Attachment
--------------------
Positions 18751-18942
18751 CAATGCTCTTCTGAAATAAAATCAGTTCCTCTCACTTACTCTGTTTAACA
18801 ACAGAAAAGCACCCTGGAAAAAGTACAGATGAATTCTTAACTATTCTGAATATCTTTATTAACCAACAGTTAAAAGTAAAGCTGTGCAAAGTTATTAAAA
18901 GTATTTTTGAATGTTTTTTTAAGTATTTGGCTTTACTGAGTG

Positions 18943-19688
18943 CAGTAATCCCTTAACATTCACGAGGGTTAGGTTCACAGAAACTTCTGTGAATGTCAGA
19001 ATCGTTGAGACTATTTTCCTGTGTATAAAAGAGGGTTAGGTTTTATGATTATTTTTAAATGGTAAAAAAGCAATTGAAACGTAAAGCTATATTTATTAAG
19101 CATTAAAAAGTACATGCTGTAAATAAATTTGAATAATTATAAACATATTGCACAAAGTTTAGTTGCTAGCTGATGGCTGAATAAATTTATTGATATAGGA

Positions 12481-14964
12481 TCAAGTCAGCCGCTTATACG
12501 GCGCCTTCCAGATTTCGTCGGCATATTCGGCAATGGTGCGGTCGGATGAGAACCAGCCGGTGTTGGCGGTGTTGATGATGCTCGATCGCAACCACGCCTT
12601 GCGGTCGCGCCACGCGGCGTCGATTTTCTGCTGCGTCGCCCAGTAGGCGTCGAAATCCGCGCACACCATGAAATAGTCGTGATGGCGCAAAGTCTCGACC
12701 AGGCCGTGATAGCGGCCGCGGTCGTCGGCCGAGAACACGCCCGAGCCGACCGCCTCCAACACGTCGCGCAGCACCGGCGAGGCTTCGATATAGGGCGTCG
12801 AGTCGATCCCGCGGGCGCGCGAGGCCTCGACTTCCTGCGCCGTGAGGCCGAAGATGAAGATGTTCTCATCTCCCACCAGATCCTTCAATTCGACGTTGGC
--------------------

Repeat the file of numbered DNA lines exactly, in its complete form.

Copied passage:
Positions 18751-18942
18751 CAATGCTCTTCTGAAATAAAATCAGTTCCTCTCACTTACTCTGTTTAACA
18801 ACAGAAAAGCACCCTGGAAAAAGTACAGATGAATTCTTAACTATTCTGAATATCTTTATTAACCAACAGTTAAAAGTAAAGCTGTGCAAAGTTATTAAAA
18901 GTATTTTTGAATGTTTTTTTAAGTATTTGGCTTTACTGAGTG

Positions 18943-19688
18943 CAGTAATCCCTTAACATTCACGAGGGTTAGGTTCACAGAAACTTCTGTGAATGTCAGA
19001 ATCGTTGAGACTATTTTCCTGTGTATAAAAGAGGGTTAGGTTTTATGATTATTTTTAAATGGTAAAAAAGCAATTGAAACGTAAAGCTATATTTATTAAG
19101 CATTAAAAAGTACATGCTGTAAATAAATTTGAATAATTATAAACATATTGCACAAAGTTTAGTTGCTAGCTGATGGCTGAATAAATTTATTGATATAGGA

Positions 12481-14964
12481 TCAAGTCAGCCGCTTATACG
12501 GCGCCTTCCAGATTTCGTCGGCATATTCGGCAATGGTGCGGTCGGATGAGAACCAGCCGGTGTTGGCGGTGTTGATGATGCTCGATCGCAACCACGCCTT
12601 GCGGTCGCGCCACGCGGCGTCGATTTTCTGCTGCGTCGCCCAGTAGGCGTCGAAATCCGCGCACACCATGAAATAGTCGTGATGGCGCAAAGTCTCGACC
12701 AGGCCGTGATAGCGGCCGCGGTCGTCGGCCGAGAACACGCCCGAGCCGACCGCCTCCAACACGTCGCGCAGCACCGGCGAGGCTTCGATATAGGGCGTCG
12801 AGTCGATCCCGCGGGCGCGCGAGGCCTCGACTTCCTGCGCCGTGAGGCCGAAGATGAAGATGTTCTCATCTCCCACCAGATCCTTCAATTCGACGTTGGC